Stay Extra Alert with Automatic Identification System (AIS) Tech

By: Brian Reis Blue Mountain Power and Sail Squadrons

Knowing other boats’ vital navigation information provides safer experiences on busy waterways.

There’s nothing more enjoyable than cruising on a warm, bright summer’s day with family or friends, whether you’re taking a casual spin around a bay or enjoying a week-long trip.

However, sometimes carefree outings may be marred by misfortune – possibly with tragic consequences. Every year on North American waterways there are nearly 5,000 accidents involving pleasure craft or collisions with fixed objects such as docks, floating navigation aids, rock outcroppings, etc.

So, how can this be prevented?

Boating safety organizations such as CanBoat and The Canadian Safe Boating Council offer education and awareness programs in efforts to reduce these accidents. There are also a variety of modern electronic tools that offer excellent navigation as well.

All boats are equipped with at least one collision avoidance system and that is the person manning the helm. Staying alert with your eyes and ears is emphasized by the CanBoat and an oblique reference to Rule 5 of the Collision Regulations by Transport Canada. Unfortunately, human attentiveness can be hindered by distracting onboard socializing, fatigue, stress, etc.

Fortunately for recreational boaters, the electronic equipment industry continues to offer several relatively low-cost navigation, collision avoidance, radio communication, and other important safety-related devices and systems. Most of these tools were originally designed for large cargo and passenger commercial vessels, but equipment manufacturers have considered pleasure boaters’ needs as well. One of these units is an Automatic Identification System (AIS).

What is an AIS?

An AIS transponder is a transceiver that operates in the same part of the radio frequency spectrum as a Very High Frequency (VHF) marine radio. Transponders work autonomously; as long as the unit is on, the system actively operates, even when you’re at anchor. At timed intervals, they transmit two data packages that contain the same information about your vessel that is already programmed into your VHF/DSC radio (if you already have one).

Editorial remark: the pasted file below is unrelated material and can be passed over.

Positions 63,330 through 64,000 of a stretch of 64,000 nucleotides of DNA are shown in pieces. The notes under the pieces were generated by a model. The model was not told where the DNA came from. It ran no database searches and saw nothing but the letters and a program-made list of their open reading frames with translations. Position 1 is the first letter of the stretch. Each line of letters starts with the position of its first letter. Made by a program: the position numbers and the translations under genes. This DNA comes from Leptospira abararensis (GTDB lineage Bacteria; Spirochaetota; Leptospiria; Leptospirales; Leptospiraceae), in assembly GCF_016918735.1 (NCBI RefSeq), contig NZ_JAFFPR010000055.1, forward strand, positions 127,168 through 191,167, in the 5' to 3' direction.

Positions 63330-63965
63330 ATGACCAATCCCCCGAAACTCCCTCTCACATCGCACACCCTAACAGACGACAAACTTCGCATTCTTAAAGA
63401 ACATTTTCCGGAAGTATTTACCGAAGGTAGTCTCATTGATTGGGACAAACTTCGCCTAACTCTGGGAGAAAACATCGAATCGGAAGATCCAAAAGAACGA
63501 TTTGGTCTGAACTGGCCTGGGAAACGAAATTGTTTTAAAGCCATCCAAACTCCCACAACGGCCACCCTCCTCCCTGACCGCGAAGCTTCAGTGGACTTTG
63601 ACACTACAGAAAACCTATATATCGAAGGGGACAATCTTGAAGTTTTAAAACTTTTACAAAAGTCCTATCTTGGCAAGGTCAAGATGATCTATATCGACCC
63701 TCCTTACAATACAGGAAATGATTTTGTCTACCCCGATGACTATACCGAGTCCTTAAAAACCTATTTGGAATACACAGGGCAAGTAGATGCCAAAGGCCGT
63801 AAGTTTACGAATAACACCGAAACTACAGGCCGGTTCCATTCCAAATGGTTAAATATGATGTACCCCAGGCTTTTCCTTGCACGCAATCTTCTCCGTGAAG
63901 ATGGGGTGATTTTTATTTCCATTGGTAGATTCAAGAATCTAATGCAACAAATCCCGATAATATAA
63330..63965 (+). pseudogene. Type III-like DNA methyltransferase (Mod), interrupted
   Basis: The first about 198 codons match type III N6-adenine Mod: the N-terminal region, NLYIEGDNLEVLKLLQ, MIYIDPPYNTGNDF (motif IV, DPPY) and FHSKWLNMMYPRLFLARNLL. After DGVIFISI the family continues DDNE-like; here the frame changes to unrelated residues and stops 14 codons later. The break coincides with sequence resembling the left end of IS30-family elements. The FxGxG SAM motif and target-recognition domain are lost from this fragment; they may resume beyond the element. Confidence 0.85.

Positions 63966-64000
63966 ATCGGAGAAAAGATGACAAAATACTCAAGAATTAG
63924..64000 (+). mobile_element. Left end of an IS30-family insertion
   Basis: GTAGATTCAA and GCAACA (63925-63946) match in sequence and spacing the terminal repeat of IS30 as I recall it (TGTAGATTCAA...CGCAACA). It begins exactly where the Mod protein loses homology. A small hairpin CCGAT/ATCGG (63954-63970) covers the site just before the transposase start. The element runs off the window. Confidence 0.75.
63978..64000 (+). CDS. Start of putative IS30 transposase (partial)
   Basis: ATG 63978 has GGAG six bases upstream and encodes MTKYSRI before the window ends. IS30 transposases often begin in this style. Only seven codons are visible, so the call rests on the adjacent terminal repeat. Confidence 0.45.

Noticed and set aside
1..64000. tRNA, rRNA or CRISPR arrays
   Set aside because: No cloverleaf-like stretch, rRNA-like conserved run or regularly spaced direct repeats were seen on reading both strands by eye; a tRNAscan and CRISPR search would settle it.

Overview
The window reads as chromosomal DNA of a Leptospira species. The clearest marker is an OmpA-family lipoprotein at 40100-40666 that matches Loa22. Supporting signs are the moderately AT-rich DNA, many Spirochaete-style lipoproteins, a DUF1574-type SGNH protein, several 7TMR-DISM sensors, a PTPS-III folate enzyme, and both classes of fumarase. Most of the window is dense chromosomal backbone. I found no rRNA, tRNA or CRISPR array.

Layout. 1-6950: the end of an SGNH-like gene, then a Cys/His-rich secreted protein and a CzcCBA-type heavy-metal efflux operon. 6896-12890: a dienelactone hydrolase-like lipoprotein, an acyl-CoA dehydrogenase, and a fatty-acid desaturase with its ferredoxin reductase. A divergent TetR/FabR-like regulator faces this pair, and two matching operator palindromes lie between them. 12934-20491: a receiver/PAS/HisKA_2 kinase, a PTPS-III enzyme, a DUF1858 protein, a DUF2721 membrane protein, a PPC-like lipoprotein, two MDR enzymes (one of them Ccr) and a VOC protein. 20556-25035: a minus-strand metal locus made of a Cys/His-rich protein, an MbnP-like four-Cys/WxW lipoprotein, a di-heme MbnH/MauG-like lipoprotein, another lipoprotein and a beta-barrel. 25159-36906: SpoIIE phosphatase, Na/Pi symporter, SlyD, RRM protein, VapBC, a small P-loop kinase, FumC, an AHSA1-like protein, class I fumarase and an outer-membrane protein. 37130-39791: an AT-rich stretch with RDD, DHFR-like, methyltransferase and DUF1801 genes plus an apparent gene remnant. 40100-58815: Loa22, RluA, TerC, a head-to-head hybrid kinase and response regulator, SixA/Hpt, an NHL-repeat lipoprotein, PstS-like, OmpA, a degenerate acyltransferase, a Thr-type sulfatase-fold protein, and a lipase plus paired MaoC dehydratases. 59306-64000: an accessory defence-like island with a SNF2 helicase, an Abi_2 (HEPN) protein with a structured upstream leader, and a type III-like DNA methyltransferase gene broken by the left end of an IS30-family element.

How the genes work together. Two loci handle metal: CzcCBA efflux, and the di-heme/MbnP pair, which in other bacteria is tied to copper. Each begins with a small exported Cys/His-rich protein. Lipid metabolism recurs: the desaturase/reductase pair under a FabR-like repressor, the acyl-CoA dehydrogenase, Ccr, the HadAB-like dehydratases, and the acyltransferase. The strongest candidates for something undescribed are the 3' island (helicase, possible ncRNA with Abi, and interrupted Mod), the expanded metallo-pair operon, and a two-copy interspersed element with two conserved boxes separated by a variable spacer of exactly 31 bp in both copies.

For example, the data packages are identified by the same Maritime Mobile Safety Identity (MMSI) that is programmed into your VHF radio. At the heart of the unit is a GPS that supplies your boat’s positioning information so other AIS-equipped vessels in your area will receive that information. Since other AIS transponders are transmitting data packages, your unit also receives and displays their information.

AIS transponders are available in two classes, Class A and Class B. Class A units are mandated by the International Maritime Organization (IMO) for most large commercial vessels and transmit 12.5 watts of output. They have several other features as well given their size.

Class A data packages also contain additional information that is transmitted at higher frequency intervals than Class B units. While Class A transponders are available to use for a recreational boat, they are more expensive. Nevertheless, many enthusiasts who frequently cruise areas with restricted visibility and heavy commercial traffic will use a Class A unit.

However, Class B transponders are perfectly suited for most recreational boats. A Class B operates at 2 watts with a range of approximately 13 km (8 mi). The static data package is transmitted by the Class B transponder every six minutes and contains the MMSI, the vessel’s name, radio call sign (if you have one), vessel type, beam, and length. A Class B dynamic data package is transmitted every 30 seconds when the vessel is travelling at more than two knots and every three minutes if travelling less than two knots.